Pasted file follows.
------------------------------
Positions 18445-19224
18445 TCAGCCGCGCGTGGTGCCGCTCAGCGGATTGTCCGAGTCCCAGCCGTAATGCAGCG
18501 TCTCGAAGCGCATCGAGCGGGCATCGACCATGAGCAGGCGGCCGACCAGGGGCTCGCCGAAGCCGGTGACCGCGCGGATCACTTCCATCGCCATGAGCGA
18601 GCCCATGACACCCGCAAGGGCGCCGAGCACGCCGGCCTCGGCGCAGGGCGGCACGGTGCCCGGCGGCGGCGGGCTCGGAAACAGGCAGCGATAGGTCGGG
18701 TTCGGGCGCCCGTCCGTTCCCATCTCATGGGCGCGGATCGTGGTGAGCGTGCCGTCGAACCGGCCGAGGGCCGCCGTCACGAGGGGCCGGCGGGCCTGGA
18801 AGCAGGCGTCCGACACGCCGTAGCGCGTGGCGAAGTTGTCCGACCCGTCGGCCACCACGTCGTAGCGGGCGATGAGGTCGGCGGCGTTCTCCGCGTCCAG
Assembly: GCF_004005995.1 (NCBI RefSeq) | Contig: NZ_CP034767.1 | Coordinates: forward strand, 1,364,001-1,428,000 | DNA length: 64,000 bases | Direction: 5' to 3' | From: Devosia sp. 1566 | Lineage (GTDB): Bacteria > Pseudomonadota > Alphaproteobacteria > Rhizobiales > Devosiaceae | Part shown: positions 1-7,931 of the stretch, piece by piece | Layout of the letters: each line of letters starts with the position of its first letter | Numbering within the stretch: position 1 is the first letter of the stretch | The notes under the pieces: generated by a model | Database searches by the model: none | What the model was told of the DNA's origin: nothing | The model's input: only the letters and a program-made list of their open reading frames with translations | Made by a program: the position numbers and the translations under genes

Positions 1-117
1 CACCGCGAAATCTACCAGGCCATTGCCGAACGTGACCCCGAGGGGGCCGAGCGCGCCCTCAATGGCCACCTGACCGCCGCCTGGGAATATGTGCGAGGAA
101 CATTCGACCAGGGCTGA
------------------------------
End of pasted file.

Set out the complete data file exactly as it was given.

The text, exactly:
Positions 18445-19224
18445 TCAGCCGCGCGTGGTGCCGCTCAGCGGATTGTCCGAGTCCCAGCCGTAATGCAGCG
18501 TCTCGAAGCGCATCGAGCGGGCATCGACCATGAGCAGGCGGCCGACCAGGGGCTCGCCGAAGCCGGTGACCGCGCGGATCACTTCCATCGCCATGAGCGA
18601 GCCCATGACACCCGCAAGGGCGCCGAGCACGCCGGCCTCGGCGCAGGGCGGCACGGTGCCCGGCGGCGGCGGGCTCGGAAACAGGCAGCGATAGGTCGGG
18701 TTCGGGCGCCCGTCCGTTCCCATCTCATGGGCGCGGATCGTGGTGAGCGTGCCGTCGAACCGGCCGAGGGCCGCCGTCACGAGGGGCCGGCGGGCCTGGA
18801 AGCAGGCGTCCGACACGCCGTAGCGCGTGGCGAAGTTGTCCGACCCGTCGGCCACCACGTCGTAGCGGGCGATGAGGTCGGCGGCGTTCTCCGCGTCCAG
Assembly: GCF_004005995.1 (NCBI RefSeq) | Contig: NZ_CP034767.1 | Coordinates: forward strand, 1,364,001-1,428,000 | DNA length: 64,000 bases | Direction: 5' to 3' | From: Devosia sp. 1566 | Lineage (GTDB): Bacteria > Pseudomonadota > Alphaproteobacteria > Rhizobiales > Devosiaceae | Part shown: positions 1-7,931 of the stretch, piece by piece | Layout of the letters: each line of letters starts with the position of its first letter | Numbering within the stretch: position 1 is the first letter of the stretch | The notes under the pieces: generated by a model | Database searches by the model: none | What the model was told of the DNA's origin: nothing | The model's input: only the letters and a program-made list of their open reading frames with translations | Made by a program: the position numbers and the translations under genes

Positions 1-117
1 CACCGCGAAATCTACCAGGCCATTGCCGAACGTGACCCCGAGGGGGCCGAGCGCGCCCTCAATGGCCACCTGACCGCCGCCTGGGAATATGTGCGAGGAA
101 CATTCGACCAGGGCTGA